Most Americans need to significantly cut back on their consumption of added sugars, the Dietary Guidelines Advisory Committee said in a scientific report released today, kicking off a public comment period that ends Aug. 13.
The current 2015-2020 Dietary Guidelines for Americans (DGA) recommended that Americans get less than 10% of their energy from added sugars; the latest recommendation reduces that to 6%, and notes that on average, Americans 1 year and older currently obtain 13% of their energy from added sugars.
The report also recommended that for Americans two years and older, dietary cholesterol and saturated fat intake “be as low as possible within a healthy dietary pattern, and that saturated fat intake be limited to less than of 10 percent of total energy intake, as recommended by the 2015-2020 Dietary Guidelines for Americans.” In its last meeting before producing its scientific recommendations, some members of the committee had expressed an interest in lowering that percentage.
“Evidence suggests that adverse effects of added sugars, particularly from sugar-sweetened beverages (SSBs), may contribute to unhealthy weight gain and obesity-related health outcomes,” the report says. “Reducing the amount of added sugars in the diet, either through changes in consumer behavior or in how food is produced and sold, is an achievable objective that could improve population health.”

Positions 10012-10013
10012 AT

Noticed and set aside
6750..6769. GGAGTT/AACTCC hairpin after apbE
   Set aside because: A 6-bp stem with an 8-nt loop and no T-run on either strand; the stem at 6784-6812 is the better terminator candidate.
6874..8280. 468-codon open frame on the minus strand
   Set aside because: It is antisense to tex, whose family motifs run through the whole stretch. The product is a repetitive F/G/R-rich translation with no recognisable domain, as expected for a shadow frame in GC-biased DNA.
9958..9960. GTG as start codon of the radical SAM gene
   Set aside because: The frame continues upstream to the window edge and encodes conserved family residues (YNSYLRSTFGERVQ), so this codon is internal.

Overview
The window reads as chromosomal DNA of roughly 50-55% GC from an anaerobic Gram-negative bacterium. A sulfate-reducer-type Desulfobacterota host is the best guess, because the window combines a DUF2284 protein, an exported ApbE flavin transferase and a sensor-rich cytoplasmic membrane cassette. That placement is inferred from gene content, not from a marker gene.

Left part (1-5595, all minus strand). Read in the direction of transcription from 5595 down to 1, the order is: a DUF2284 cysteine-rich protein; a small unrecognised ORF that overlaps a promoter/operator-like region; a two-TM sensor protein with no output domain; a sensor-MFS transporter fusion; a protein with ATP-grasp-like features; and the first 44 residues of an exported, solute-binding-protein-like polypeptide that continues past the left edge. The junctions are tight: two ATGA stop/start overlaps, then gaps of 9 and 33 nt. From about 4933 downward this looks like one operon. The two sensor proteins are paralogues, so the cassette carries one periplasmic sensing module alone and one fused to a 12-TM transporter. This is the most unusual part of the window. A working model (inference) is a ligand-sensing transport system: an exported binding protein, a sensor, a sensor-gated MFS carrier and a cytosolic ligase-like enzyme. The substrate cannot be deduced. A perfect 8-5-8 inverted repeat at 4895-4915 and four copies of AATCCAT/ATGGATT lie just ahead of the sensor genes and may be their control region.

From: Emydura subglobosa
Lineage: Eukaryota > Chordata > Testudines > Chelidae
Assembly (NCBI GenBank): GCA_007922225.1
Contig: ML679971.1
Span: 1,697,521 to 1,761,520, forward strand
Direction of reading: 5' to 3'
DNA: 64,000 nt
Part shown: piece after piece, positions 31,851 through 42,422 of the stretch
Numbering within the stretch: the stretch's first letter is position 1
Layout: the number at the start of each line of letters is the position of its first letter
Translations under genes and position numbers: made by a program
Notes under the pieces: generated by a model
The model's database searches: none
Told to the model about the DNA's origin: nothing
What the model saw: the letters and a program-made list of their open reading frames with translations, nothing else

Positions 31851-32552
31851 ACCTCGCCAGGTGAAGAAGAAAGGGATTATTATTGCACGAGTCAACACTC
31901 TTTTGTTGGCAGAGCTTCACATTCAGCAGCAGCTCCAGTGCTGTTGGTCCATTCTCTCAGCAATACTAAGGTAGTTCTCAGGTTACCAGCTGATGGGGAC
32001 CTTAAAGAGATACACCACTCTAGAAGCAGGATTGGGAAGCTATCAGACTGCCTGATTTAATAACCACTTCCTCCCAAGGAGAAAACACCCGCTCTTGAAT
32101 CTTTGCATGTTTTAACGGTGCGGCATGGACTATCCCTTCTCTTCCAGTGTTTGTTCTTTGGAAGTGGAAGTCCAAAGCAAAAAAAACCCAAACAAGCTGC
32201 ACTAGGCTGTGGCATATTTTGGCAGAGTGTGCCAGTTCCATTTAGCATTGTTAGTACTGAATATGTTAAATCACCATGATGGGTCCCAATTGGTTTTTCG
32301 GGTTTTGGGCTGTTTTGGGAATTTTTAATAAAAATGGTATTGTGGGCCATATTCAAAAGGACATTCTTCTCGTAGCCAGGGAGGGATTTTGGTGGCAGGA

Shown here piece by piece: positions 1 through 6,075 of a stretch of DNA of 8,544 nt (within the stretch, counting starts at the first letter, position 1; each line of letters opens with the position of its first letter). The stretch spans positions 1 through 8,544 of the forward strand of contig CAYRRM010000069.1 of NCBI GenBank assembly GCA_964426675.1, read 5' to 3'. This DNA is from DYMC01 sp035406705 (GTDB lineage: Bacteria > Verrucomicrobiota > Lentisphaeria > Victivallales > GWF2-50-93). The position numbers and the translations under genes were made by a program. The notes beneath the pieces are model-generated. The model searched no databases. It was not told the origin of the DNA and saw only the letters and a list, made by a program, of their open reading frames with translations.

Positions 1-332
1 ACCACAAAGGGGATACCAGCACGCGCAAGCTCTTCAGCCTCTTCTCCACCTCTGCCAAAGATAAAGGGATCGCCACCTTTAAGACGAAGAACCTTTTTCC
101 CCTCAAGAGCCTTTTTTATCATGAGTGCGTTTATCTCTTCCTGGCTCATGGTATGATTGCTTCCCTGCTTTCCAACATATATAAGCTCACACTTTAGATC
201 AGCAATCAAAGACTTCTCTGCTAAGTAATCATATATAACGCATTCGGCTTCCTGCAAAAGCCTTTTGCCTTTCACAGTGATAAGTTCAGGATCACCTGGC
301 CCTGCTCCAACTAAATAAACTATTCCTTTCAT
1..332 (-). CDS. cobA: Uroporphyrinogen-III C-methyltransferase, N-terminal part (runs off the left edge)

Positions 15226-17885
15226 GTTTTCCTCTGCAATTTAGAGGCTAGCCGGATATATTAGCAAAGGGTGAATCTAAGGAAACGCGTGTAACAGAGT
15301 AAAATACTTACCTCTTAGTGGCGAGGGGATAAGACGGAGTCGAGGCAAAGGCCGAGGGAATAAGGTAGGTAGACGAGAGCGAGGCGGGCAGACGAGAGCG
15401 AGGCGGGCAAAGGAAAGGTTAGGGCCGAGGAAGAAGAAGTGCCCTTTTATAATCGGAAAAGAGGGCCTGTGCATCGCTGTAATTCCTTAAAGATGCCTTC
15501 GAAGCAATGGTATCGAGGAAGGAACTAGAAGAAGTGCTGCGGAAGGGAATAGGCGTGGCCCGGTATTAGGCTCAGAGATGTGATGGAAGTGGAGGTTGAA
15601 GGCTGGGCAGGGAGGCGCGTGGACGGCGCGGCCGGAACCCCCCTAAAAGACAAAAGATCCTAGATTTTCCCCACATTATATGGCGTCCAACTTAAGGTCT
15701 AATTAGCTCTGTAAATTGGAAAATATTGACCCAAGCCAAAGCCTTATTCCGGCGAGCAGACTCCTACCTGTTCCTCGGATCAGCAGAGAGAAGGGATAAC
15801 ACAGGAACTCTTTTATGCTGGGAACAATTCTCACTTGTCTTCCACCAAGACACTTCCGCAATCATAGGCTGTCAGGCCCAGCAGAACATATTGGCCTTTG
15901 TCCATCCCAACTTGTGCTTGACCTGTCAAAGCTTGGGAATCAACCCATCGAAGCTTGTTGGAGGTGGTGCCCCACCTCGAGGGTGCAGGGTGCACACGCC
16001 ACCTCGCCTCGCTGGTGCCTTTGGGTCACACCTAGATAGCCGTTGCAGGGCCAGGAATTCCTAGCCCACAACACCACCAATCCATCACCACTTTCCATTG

The report is the first to look at the influence of diet from birth to 24 months. The committee said it’s important for infants two years and younger to avoid consuming sugar-sweetened beverages (SSBs).
The energy contributed by SSBs leaves less room for nutritious options, and “limited evidence suggests that SSB consumption by infants and young children” is related to the subsequent risk that children will be overweight. In addition, “intake of SSB in early life may set the stage for greater intake of SSB later in life, with potentially adverse health consequences.”
In the beverage category, only SSB intake was associated with being overweight or obese, the report says. “Because of their low nutrient-to-energy content ratio and the high prevalence of overweight and obesity in the population, it is important to continue encouraging only limited intake of SSB.” The committee added that there is “limited evidence” suggesting an association between consumption of low- or no-calorie sweetened beverages and reduced incidence of overweight and obesity in adults.
The report now goes to Health and Human Services Secretary Alex Azar and Agriculture Secretary Sonny Perdue, who will issue the DGA by the end of the year. The public and federal agencies will be able to comment until Aug. 13 and oral comments will be heard at a public meeting Aug. 11. In a statement, Brandon Lipps, USDA's deputy undersecretary for Food, Nutrition, and Consumer Services, said USDA “greatly appreciates the high-quality work done by this committee comprised of our nation’s leading scientists and dietary experts. We look forward to thoroughly reviewing the report and leveraging their scientific advice as we partner with HHS to develop the next edition of the Dietary Guidelines for Americans.”